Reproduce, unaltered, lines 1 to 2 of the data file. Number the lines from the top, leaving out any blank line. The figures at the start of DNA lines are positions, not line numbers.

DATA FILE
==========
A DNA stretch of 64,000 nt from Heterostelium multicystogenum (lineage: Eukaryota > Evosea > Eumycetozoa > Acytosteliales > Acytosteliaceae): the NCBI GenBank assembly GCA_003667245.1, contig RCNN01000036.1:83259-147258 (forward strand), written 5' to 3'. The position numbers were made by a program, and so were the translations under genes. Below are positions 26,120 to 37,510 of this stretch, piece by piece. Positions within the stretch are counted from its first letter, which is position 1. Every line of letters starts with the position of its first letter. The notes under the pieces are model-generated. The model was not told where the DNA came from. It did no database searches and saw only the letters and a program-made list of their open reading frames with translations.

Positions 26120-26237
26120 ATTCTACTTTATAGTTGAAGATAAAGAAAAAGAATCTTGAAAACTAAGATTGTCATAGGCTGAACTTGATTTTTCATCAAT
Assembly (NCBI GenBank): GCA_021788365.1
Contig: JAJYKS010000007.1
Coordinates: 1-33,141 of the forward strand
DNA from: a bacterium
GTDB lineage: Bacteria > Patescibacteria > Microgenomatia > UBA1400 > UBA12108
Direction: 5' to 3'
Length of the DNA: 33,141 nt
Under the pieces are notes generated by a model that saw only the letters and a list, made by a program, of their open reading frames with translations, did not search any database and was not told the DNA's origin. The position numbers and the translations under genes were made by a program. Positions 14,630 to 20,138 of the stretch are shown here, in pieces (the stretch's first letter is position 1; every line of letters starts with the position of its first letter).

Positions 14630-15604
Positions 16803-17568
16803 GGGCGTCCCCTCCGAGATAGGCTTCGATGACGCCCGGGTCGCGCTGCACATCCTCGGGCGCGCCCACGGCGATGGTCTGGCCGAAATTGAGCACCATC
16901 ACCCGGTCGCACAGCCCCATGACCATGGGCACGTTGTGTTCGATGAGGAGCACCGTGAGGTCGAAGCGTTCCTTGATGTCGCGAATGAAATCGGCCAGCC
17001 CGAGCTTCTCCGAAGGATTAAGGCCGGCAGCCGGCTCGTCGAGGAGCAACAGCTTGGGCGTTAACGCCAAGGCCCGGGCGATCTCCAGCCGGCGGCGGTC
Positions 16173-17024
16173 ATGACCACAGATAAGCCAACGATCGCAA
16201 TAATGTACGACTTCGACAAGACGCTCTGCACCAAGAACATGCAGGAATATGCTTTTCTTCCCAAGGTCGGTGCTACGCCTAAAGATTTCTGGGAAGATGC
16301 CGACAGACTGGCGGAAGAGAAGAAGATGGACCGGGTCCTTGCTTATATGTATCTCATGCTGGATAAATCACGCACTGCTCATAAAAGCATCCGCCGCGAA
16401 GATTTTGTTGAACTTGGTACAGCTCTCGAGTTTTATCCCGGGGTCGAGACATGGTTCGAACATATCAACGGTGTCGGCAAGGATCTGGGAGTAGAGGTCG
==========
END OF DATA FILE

A DNA stretch of 64,000 nt from Heterostelium multicystogenum (lineage: Eukaryota > Evosea > Eumycetozoa > Acytosteliales > Acytosteliaceae): the NCBI GenBank assembly GCA_003667245.1, contig RCNN01000036.1:83259-147258 (forward strand), written 5' to 3'. The position numbers were made by a program, and so were the translations under genes. Below are positions 26,120 to 37,510 of this stretch, piece by piece. Positions within the stretch are counted from its first letter, which is position 1. Every line of letters starts with the position of its first letter. The notes under the pieces are model-generated. The model was not told where the DNA came from. It did no database searches and saw only the letters and a program-made list of their open reading frames with translations.

Positions 26120-26237